_{l}compared to equiaxed and bimodal microstructures.

#### 2.2. Tensile Testing and Mapping of Strain Field

_{4}+ 65% CH

_{3}OH + 40% C

_{4}H

_{10}O for 40 s firstly. The electron beam lithography technique was then employed to print a gold micro-grid with the area of 1 × 1 mm

^{2}at the center (Figure 3a), which wasconducted on a CABL-9000C electron beam lithography system (Crestec corporation, Tokyo, Japan) equipped with the Nanometer Pattern Generation System. The detailed introduction for this technique can be found in [22]. In this work, the line width and mesh size of micro-grid are 0.2 and 1 μm, respectively. After that, the specimen was intermittently stretched to four different engineering macro-strains using a Bairoe tensile testing machine (Bairoe, Shanghai, China) with the strain rate of 0.0001 s

^{−1}at room temperature. The macro-strains were detected by laser extensometer (Epsilon Technology Corp, Jackson, MS, USA) as 1.45%, 2.77%, 4.7%, and 12.75%, respectively. After each tensile stage, the micro-grid in the area of interest (AOI) (Figure 3b) was observed by a scanning electron microscope (Carl Zeiss AG, Oberkochen, Germany).

## 3. Results and Discussion

#### 3.1. Characteristics of Strain Heterogeneity

_{p}and α

_{l}and at the α

_{p}/β

_{t}and α

_{l}/β

_{t}boundaries, respectively. At the subsequent deformation, these highly deformed regions nearly keep in the same locations, while the strain level increases a substantial amount (Figure 4d). The corresponding strain localization mechanisms for four highly deformed regions will be explained in Section 3.2 in detail.

_{i}is the amount of points locating in the strain Range i, and N

_{total}is the total points of the domain. It can be found that the probability distribution of strain at different deformation stages all obey normal distribution (as fitted by black lines). This phenomenon is the same as the normal distribution of strain in CP titanium [15] and magnesium alloy [22], while different to the lognormal distribution of strain in pearlite microstructure [23]. In addition, we can see that the fitted normal distribution curve widens as the deformation proceeds. This indicates that both the strain heterogeneity and average strain of the tri-modal microstructure increase as deformation occurs.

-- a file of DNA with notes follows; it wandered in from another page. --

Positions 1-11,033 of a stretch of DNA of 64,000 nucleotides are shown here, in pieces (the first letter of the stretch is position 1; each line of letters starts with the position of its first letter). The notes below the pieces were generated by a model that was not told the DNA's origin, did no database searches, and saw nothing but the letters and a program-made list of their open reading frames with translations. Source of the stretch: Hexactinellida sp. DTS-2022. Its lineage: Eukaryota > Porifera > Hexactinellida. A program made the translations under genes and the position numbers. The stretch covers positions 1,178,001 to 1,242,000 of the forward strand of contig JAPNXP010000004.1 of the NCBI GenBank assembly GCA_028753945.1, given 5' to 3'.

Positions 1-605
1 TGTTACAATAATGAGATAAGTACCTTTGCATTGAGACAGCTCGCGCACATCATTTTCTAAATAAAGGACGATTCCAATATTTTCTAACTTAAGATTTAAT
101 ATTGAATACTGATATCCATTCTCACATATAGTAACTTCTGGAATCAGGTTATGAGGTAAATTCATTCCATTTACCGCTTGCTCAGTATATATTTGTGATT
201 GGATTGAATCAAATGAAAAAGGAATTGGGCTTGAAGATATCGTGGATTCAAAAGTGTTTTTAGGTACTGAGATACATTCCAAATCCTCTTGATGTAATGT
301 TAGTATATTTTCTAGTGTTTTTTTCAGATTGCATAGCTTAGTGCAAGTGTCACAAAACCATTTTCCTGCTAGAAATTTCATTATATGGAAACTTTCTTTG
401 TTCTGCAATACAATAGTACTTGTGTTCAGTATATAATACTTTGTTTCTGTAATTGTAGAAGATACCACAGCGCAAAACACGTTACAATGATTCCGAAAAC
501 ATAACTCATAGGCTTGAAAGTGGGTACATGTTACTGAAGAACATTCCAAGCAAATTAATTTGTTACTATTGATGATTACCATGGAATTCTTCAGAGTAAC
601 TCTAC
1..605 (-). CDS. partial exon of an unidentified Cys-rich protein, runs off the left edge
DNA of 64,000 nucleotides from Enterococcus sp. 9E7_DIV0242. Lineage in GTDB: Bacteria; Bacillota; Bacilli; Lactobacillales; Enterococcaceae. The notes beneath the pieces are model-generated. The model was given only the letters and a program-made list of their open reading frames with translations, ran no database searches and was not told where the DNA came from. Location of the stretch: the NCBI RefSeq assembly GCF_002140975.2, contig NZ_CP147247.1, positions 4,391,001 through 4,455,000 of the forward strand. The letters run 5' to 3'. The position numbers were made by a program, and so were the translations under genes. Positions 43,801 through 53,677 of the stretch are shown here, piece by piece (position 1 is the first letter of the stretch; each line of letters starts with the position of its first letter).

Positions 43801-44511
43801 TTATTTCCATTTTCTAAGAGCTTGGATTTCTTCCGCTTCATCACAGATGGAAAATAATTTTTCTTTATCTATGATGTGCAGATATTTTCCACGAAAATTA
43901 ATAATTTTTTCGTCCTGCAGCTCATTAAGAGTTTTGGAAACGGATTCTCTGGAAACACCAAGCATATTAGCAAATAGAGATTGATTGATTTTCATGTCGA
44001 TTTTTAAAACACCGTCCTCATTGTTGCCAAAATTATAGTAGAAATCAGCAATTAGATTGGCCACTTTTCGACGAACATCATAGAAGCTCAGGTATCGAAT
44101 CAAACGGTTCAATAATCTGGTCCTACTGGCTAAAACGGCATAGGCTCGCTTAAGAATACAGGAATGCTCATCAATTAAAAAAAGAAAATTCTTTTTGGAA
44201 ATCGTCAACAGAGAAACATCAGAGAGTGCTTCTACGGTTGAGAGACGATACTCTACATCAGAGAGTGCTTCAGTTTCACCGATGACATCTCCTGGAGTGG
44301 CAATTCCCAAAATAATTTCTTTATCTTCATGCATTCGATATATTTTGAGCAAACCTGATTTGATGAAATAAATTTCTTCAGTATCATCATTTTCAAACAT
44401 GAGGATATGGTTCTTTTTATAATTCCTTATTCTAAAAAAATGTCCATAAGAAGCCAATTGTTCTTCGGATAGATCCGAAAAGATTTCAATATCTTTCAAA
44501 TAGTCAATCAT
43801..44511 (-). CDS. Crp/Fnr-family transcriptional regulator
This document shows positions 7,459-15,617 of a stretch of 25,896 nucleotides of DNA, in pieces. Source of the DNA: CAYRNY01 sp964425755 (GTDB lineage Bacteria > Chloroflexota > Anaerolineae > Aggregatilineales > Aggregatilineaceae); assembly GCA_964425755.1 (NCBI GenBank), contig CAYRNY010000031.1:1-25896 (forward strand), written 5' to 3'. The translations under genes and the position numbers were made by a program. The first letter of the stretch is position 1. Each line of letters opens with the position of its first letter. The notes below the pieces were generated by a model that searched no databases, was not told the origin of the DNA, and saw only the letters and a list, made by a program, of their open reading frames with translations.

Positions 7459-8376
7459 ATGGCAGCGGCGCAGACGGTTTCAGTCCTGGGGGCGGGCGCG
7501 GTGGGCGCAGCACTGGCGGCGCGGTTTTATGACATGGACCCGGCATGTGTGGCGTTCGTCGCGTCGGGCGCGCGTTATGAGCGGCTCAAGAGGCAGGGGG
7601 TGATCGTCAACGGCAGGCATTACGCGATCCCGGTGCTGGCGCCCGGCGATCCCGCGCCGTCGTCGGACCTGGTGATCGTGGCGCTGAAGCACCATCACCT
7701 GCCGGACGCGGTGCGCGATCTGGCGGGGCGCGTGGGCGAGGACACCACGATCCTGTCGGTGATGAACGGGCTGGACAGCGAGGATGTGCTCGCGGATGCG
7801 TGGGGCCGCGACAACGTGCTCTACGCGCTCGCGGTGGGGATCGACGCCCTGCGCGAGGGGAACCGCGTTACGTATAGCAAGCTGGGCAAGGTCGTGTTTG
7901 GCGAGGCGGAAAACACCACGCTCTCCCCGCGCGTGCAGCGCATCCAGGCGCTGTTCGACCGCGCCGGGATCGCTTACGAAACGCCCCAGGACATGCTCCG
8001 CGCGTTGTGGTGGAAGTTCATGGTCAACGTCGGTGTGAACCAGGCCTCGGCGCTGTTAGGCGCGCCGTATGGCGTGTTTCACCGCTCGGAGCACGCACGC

_{p}, α

_{l}, and β

_{t}). Here, STD is an important index that can evaluate the strain heterogeneity. Overall, there exist two change stages with different rules for both the average and STD of the strain in the whole deformation process. At lower macro-strain (<4.7%), the average strains of α

_{p}and α

_{l}are close and slightly larger than WM and β

_{t}, as shown in Figure 6a. Lei et al. [7] have experimentally investigated the nano-hardness of constituents in tri-modal microstructure and found that the α

_{p}and α

_{l}are softer than β

_{t}at room temperature. Thus, α

_{p}and α

_{l}are easier to deform than β

_{t}and present a larger average strain. Meanwhile, STD of WM and each constituent are all relatively small and present negligible variations in this deformation stage. It is worth noting that STD of α

_{p}is much bigger than other constituents, which suggests that α

_{p}is mainly responsible for the strain heterogeneity of WM in this deformation stage. At larger macro-strain (≥4.7%), both the average strain and STD of each constituent and WM increase quickly. Moreover, it can be found from Figure 6a,b that the average strain and STD of α

_{l}are both obviously larger than other constituents, which is related to the formation of strain localization regions near α